MAVEN will begin first “deep” campaign on February 10th

Periapsis Path

MAVEN’s primary mission includes five 5-day “deep-dip” campaigns, in which the periapsis (lowest point in the orbit) is lowered from about 93 miles (150 km) to about 77 miles (125 km). The first “deep dip” maneuver will begin on Tuesday, February 10, 2015, with a two-day “walk down” into the target density corridor of 2.0 – 3.5 kg/km3. The density of Mars’ atmosphere in the current science-mapping orbit is about 0.12 kg/km3.

At altitude of 77 miles (125 km), Mars’ atmosphere is around 30 times more dense than it is at MAVEN’s nominal science mapping periapsis of 93 miles (150 km). To accommodate for the increase in atmospheric density, the spacecraft’s solar panels are bent at a 20° angle, which shifts the center of air pressure away from the center of gravity, providing self-stabilization.

The “deep dip” campaigns will provide data from the boundary where Mars’ upper and lower atmospheres meet—also referred to as the “homopause”—enabling the spacecraft to sample the entire upper atmosphere of Mars for the first time.

Thanks to NASA’s MAVEN Mission to Mars

SSL Instruments

MAVEN’s Suite of Instruments to study the Atmosphere of Mars, photos courtesy of NASA’s MAVEN Mission to Mars

Mars Atmosphere

MAVEN’s path as it dips through the Atmosphere of Mars as part of the Deep Dip Campaign. Photo courtesy of NASA’s MAVEN Mission to Mars

MAVEN SWIA instrument lead Jasper Halekas on Iowa Public Radio

SWIA Science

The Solar Wind and its Interaction with Mars’ Ionosphere Illustration (not to scale) showing the ability of the upstream bow shock and the magnetic field induced in the ionosphere to push the solar wind around the planet. As a result, the solar wind should not hit the ionosphere directly or penetrate deeply into the upper atmosphere. MAVEN’s orbit early in the mission is shown schematically. (Image credit: NASA/GSFC)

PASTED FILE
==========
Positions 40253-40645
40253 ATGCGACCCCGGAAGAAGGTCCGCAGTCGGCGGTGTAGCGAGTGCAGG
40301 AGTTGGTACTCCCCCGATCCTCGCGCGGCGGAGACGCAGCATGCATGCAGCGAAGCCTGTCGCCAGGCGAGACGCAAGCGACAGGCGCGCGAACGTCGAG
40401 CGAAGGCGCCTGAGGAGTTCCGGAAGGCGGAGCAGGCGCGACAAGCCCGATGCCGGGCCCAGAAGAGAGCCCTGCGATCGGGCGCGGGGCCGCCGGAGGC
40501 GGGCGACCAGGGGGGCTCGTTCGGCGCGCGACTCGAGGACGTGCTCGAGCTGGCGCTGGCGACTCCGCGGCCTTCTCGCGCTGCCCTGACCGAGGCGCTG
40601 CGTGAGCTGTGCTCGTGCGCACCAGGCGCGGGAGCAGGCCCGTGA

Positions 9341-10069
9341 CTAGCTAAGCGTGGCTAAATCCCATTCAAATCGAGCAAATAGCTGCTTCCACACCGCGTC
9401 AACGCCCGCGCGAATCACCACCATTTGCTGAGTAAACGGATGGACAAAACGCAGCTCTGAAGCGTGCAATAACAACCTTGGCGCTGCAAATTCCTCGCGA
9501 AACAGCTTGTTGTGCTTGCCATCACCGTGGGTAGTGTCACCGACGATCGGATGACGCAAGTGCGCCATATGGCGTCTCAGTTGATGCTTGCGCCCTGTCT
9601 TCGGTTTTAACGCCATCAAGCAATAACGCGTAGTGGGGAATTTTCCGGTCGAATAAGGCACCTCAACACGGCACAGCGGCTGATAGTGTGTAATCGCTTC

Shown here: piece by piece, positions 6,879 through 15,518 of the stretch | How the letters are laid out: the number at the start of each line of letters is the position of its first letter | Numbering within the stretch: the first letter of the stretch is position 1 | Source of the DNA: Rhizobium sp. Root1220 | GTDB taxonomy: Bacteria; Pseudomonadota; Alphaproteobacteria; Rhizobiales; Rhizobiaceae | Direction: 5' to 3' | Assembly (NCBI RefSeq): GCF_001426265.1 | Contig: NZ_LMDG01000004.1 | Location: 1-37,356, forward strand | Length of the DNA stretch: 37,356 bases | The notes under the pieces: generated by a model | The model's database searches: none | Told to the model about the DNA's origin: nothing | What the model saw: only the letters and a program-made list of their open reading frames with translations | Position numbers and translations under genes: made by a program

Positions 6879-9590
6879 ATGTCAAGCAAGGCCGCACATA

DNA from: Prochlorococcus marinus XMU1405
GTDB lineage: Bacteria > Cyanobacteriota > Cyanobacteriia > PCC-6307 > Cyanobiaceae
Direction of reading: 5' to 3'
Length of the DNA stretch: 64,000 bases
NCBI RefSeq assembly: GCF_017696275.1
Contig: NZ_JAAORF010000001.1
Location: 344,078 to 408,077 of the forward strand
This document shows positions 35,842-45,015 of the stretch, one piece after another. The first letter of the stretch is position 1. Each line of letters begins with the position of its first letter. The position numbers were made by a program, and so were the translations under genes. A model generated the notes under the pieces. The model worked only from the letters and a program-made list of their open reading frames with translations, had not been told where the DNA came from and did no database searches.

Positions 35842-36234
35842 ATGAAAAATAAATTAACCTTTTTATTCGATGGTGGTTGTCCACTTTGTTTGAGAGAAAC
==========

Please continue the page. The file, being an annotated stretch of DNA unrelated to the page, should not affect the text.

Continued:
The MAVEN Solar Wind Ion Analyzer (SWIA) is a part of the spacecraft’s Particles and Fields Package. SWIA measures the solar wind and magnetosheath proton flow around ‪#‎Mars‬ and constrains the nature of solar wind interactions with the upper atmosphere.

Jasper Halekas, Associate Professor in the Department of Physics and Astronomy at the University of Iowa, talks with Iowa Public Radio’s Ben Kieffer about the instrument and how it measures the constant stream of energy from the sun as it bombards Mars’ upper atmosphere.

To listen to the full interview, (Jasper’s segment covers about the first 15 minutes of the interview).

Learn more about the SWIA instrument.

Iowa Public Radio


The SWIA instrument measures the solar wind and ion density and velocity in the magnetosheath of Mars. (Courtesy UCB/SSL – Greg Dalton) 

NASA’s ICON Mission a Go for 2017


When NASA’s Pegasus rocket lifts off in June 2017, it will carry scientific equipment and technology that might help researchers better understand space variations that contribute to disruptions in communications equipment, radar and Global Positioning Systems here on Earth.

NASA’s Ionospheric Connection Explorer (ICON) mission will study what happens in Earth’s upper atmosphere and the connections to environmental conditions on the planet, says Thomas Immel, ICON mission lead with the University of California, Berkeley’s Space Sciences Laboratory.

Read more at SIGNAL Online

SSL now accepting applications for summer research programs

ASSURE 2015 flier. Application is open at   Deadline is February 15th, 2015

Apply today for SSL’s 2015 summer research experience for undergraduates program.


The Space Sciences Laboratory is currently taking applications for it’s 2015 summer research experiences for undergraduates program – Advancing Space Sciences through Undergraduate Research Experiences (ASSURE).